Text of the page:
I’ve been doing some work with Rubrik in our lab and thought it worth covering some of the basic features that I think are pretty neat. In this edition of Rubrik Basics, I thought I’d quickly cover off how to get started with the multi-tenancy feature. You can read a little about it here. And yes, I know, some of the Rubrik documentation doesn’t hyphenate the word. But this is the hill I’m dying on apparently.
Multi-tenancy and Role-based Access
Multi-tenancy means a lot of different things to a lot of different people. In the case of Rubrik, multi-tenancy is an extension of the RBAC scheme enables a central organisation to delegate administrative capabilities to multiple tenant organisations. That is, you’ll likely have one global administrator (probably the managed service provider) looking after the Rubrik environment and carving it up for use by a number of different client organisations (tenants).
Each tenant organisation has a subset of administrative privileges defined by the global organisation. A tenant’s administrative privileges are also specified on a per-organisation basis. The administrators of the tenant can then go and do their thing independently of the cluster administrator. Because Rubrik supports multiple Active Directory domains, you can still use AD authentication on a per-tenant basis.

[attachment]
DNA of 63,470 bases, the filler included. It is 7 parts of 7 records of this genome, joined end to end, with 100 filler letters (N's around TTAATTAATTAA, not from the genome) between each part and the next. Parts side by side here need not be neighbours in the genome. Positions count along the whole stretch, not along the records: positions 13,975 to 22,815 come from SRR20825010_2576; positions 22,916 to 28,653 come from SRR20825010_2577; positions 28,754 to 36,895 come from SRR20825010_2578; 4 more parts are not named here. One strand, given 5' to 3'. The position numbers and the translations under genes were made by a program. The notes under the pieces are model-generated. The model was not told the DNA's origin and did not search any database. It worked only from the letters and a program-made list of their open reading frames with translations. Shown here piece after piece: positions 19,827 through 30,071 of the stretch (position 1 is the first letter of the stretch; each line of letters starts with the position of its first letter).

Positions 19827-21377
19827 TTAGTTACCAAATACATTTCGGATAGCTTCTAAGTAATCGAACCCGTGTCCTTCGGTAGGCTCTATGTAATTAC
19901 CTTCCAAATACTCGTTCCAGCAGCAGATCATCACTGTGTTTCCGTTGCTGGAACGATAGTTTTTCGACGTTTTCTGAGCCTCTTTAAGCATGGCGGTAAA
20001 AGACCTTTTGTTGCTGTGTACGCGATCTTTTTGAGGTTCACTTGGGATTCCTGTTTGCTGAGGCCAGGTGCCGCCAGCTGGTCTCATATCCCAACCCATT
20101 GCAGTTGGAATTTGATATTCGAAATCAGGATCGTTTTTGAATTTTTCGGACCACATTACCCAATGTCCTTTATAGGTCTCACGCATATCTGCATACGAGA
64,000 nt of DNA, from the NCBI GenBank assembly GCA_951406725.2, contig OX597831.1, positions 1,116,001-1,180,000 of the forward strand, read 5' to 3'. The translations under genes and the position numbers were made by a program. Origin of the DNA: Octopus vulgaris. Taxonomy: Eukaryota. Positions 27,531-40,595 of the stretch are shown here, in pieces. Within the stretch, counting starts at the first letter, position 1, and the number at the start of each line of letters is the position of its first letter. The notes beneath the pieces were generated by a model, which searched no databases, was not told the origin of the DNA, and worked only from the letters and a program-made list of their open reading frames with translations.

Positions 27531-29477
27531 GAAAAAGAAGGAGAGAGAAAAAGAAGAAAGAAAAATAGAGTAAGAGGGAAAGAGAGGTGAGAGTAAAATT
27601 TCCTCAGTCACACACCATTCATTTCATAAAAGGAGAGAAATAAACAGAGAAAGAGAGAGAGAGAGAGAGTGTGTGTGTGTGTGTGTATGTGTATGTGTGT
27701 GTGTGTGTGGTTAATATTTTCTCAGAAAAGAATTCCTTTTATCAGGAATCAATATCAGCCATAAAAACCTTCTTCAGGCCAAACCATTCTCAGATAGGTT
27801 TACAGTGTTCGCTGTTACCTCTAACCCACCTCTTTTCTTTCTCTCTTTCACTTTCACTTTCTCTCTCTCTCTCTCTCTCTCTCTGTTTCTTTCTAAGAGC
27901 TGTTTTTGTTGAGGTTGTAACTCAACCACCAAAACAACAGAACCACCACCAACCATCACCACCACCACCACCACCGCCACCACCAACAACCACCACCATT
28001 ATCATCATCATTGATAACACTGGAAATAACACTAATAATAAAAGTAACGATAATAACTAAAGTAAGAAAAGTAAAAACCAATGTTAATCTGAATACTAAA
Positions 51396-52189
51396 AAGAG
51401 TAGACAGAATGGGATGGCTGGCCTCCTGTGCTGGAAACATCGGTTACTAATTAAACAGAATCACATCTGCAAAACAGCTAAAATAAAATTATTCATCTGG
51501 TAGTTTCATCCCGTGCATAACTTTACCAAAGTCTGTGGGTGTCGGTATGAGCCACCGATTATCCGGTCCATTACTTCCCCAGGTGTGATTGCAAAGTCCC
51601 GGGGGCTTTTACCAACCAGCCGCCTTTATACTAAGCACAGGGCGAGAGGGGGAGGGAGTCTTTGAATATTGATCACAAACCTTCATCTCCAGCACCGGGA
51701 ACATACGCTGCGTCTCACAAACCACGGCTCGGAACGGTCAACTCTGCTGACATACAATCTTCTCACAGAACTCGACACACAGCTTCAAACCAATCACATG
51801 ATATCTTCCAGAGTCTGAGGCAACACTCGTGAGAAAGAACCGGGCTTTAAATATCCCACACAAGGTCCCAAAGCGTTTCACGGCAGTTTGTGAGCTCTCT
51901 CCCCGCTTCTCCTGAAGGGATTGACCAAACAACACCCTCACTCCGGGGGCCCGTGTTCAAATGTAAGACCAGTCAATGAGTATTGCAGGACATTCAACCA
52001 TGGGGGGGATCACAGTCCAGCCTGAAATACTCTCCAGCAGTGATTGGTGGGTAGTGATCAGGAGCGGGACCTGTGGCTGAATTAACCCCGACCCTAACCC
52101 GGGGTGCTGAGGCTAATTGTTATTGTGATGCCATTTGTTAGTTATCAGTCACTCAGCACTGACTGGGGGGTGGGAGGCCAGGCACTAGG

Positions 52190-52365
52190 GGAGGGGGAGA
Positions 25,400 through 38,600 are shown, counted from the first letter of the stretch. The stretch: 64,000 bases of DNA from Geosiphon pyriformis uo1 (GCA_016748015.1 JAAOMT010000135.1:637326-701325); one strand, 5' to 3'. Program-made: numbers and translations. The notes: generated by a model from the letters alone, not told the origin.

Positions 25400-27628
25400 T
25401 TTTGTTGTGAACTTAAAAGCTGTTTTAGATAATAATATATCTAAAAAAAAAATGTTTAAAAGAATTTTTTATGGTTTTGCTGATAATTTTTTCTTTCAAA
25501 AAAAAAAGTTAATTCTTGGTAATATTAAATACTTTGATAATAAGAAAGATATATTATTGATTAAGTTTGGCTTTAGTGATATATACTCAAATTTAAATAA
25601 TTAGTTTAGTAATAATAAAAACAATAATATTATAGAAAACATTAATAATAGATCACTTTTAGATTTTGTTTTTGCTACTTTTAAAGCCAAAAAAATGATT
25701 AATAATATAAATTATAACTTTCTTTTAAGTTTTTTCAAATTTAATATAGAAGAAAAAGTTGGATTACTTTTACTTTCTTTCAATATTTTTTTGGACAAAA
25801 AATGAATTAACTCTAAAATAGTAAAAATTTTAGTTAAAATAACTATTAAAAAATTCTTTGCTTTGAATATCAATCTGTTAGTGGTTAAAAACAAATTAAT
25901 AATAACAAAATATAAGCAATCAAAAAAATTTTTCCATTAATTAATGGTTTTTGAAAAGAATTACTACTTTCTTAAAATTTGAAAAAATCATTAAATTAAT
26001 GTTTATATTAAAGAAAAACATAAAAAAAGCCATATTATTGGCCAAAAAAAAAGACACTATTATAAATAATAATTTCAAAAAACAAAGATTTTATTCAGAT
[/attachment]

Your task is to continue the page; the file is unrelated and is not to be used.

A Rubrik cluster can have one central organisation and any number of tenant organisations. An organisation is a collection of the following elements:
- Protected objects
- Replication and archival targets
- SLA Domains
- Local users
- Active Directory users and groups
- Service credentials
SLA Domains are the mechanism used to protect objects in the Rubrik environment. In the case of multi-tenancy, SLA Domains are impacted by virtue of which organisation creates them. If the SLA Domain is created outside of a tenant organisation (and assigned to that organisation), it cannot be altered by the users or AD groups of the tenant organisation. Those that are created within a tenant can be modified by that tenant.
Note also that a Tenant Organisation does not inherit Guest OS Credentials from the Global Organisation. If you want to use the Guest OS Credentials of the global org you’ll need to assign those on a per-tenant basis.
When it comes to offering products as a service, there’s a bit more to multi-tenancy in terms of network connectivity, reporting, QoS, and other things like that. But the foundation, in my opinion, is the ability to create tenants organisations on the platform and have those remain independent of each other. The key to this is tying multi-tenancy in to your RBAC scheme to ensure that the rules of the tenancy are being observed. Once you have that working correctly, it becomes a relatively simple exercise to start to add features to the platform that can take advantage of those rules.
Rubrik introduced multi-tenancy into Rubrik CDM with 4.1, and it seems to be a pretty well thought out implementation. It’s not a feature that enterprise bods are interested in, but it’s certainly something that service providers require to be able to satisfy their customers that the right people will be touching the right stuff. I’m looking forward to testing out some more of these features in the near future.